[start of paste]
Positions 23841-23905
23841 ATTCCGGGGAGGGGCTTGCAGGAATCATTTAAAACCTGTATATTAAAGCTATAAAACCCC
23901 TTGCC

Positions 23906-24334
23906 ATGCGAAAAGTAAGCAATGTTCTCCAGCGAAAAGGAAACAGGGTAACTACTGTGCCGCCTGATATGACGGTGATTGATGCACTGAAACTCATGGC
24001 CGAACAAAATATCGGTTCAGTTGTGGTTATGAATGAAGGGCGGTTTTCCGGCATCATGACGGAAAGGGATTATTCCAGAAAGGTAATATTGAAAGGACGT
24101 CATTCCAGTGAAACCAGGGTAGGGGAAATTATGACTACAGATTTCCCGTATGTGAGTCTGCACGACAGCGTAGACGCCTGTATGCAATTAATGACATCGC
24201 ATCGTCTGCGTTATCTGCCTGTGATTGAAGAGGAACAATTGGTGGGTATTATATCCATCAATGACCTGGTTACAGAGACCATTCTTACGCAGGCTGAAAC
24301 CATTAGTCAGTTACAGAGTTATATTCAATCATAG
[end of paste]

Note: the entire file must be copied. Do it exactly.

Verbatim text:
Positions 23841-23905
23841 ATTCCGGGGAGGGGCTTGCAGGAATCATTTAAAACCTGTATATTAAAGCTATAAAACCCC
23901 TTGCC

Positions 23906-24334
23906 ATGCGAAAAGTAAGCAATGTTCTCCAGCGAAAAGGAAACAGGGTAACTACTGTGCCGCCTGATATGACGGTGATTGATGCACTGAAACTCATGGC
24001 CGAACAAAATATCGGTTCAGTTGTGGTTATGAATGAAGGGCGGTTTTCCGGCATCATGACGGAAAGGGATTATTCCAGAAAGGTAATATTGAAAGGACGT
24101 CATTCCAGTGAAACCAGGGTAGGGGAAATTATGACTACAGATTTCCCGTATGTGAGTCTGCACGACAGCGTAGACGCCTGTATGCAATTAATGACATCGC
24201 ATCGTCTGCGTTATCTGCCTGTGATTGAAGAGGAACAATTGGTGGGTATTATATCCATCAATGACCTGGTTACAGAGACCATTCTTACGCAGGCTGAAAC
24301 CATTAGTCAGTTACAGAGTTATATTCAATCATAG